The Liberal Democrats are due to discuss proposals to encourage cycle use as a means to achieve the transition to a zero carbon Britain at their conference in September.
Lib Dems' September conference will focus heavily on cycling

The Lib Dems have clearly taken on board the great benefits that cycling brings to society, in particular: the health and wellbeing benefits of becoming more active; alleviation of congestion on the roads; reduction in the use of fossil fuels and air pollution; and benefits to the economy. 

Cycle reform policy motion

The conference will look at a policy motion [2] presented by Dr Julian Huppert MP, on how to reform cycling by making it safer and more appealing. The motion closely reflects the recommendations made in the Get Britain Cycling report (due to be debated in Parliament [3] on September 2nd). 

The motion includes proposals to improve cycle infrastructure, promote cycling and improve cycle safety. Proposals include: promotion of cycle hire schemes; creation of secure cycle storage facilities at all UK train stations; incorporation of cyclists' needs into new transport and infrastructure projects; 20mph as the standard speed limit for residential streets; provision of level 1 and 2 Bikeability training in all schools; and the inclusion of cycle safety in the national driving test and HGV driver training.

Of particular interest is the emphasis on the need to improve access to justice for victims of road collisions, which CTC is pressing for via the Road Justice campaign [4]. The Lib Dems are calling for a review of existing road traffic laws and their enforcement to ensure driving that endangers cyclists is dealt with seriously. Also highlighted is the need to introduce ‘proportionate liability’, or, as it is known more widely, 'presumed liability'.  

Presumed liability

Under current English law, the victim (i.e. the injured cyclist) is responsible for proving the driver's negligence in order to obtain compensation for damages. Under a presumed liability system the defendant (and their insurance company) would be presumed liable for damages caused, unless they could prove the victim had been at fault. Variations of the presumed liability law exist in almost all other European countries - the UK is one of only 5 European countries that does not have some form of the law.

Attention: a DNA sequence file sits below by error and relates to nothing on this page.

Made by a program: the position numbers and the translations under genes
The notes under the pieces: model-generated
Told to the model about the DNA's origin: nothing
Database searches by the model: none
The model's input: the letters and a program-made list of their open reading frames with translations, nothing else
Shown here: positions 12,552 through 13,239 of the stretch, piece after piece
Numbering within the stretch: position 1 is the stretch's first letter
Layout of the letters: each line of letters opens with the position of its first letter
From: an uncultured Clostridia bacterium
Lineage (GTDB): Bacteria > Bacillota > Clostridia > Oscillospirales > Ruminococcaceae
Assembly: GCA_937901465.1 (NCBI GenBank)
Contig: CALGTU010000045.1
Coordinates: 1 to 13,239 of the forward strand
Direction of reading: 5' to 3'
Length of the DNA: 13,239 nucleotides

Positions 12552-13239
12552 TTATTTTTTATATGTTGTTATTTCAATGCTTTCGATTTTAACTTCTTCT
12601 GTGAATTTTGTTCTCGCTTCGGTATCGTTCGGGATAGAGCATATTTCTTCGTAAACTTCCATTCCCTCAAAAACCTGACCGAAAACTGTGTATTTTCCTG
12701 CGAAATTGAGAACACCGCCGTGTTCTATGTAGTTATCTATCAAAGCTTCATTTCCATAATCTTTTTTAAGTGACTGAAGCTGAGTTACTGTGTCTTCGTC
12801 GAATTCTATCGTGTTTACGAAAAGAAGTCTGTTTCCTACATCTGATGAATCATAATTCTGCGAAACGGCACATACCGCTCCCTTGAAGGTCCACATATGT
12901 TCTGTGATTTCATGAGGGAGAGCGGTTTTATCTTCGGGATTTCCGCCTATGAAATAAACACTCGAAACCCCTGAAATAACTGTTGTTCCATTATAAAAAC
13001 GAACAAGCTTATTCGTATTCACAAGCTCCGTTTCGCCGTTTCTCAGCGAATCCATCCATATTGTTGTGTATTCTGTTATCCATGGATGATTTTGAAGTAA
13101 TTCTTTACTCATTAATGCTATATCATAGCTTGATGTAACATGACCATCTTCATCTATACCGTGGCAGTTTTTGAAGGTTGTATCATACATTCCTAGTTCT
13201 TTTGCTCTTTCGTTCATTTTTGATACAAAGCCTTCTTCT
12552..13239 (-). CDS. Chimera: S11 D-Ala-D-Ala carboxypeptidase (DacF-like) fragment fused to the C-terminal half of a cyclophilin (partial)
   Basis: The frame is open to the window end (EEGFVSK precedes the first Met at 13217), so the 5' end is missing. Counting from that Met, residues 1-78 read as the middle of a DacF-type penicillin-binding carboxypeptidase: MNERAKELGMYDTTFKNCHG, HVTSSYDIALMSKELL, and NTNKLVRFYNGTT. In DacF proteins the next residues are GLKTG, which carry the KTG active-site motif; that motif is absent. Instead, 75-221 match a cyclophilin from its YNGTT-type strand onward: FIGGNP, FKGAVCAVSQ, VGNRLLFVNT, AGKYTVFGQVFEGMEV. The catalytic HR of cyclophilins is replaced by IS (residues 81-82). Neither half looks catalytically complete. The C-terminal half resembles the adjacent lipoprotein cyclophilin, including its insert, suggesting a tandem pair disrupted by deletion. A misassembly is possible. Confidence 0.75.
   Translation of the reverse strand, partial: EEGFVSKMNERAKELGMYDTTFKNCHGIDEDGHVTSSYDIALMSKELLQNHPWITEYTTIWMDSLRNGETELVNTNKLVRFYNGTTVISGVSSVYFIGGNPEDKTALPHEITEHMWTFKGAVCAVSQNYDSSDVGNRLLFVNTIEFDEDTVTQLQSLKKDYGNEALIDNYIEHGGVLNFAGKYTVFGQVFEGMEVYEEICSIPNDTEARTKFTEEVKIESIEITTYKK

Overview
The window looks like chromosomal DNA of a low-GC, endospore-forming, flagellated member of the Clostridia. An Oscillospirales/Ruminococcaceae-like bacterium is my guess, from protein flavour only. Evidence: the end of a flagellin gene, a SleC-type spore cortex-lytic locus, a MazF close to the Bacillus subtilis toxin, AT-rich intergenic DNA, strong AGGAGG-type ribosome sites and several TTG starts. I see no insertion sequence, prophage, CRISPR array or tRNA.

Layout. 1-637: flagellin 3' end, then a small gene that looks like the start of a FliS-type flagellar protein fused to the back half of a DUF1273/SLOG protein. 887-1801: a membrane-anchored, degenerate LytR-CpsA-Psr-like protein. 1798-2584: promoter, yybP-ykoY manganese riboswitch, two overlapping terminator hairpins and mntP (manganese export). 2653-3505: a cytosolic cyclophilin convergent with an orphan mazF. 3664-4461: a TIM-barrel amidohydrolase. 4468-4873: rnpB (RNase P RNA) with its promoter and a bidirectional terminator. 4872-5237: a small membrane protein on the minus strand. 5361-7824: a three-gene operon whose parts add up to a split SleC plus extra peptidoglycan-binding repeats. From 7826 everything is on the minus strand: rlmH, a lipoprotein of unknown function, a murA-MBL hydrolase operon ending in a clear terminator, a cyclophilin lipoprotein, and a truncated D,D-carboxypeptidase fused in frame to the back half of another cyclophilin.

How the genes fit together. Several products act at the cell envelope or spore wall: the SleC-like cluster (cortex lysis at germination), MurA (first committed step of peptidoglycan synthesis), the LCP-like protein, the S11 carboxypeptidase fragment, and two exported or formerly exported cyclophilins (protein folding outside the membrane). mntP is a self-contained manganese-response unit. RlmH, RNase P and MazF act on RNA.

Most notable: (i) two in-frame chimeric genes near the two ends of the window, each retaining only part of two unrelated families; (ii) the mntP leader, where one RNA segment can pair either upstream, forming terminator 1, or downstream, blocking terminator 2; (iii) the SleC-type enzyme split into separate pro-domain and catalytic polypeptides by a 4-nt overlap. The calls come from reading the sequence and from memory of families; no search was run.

Many claim this concept contradicts the legal principle that defendants are ‘innocent until proven guilty’. This is a misconstrued claim – presumed liability affects civil law, not criminal law, therefore, it in no way contradicts this criminal law principle.  

The advantages of this system are that victims can focus on recovering from injuries caused in a road crash rather than fighting a drawn out compensation claim and that compensation claims will be sped up, allowing damages to be awarded sooner, thus aiding victims' recovery. Some argue that a presumed liability law would encourage drivers to drive more safely around vulnerable road users (children, cyclists, pedestrians and motor-bikers). For more see CTC's briefing on compensation for injured cyclists [5].

Presumed liability would not solve the problem of lenient sentencing of drivers who hit cyclists. A review of existing road traffic laws, as proposed by the Lib Dems, would need to include a review of sentencing guidelines for dangerous and careless driving offences if the issue of lenient sentences is to be tackled. The Road Justice campaign is calling for sentences that reflect the severity of the offence committed and discourage bad driving, specifically: long driving bans; extended re-tests; and custodial sentences for those who flout bans.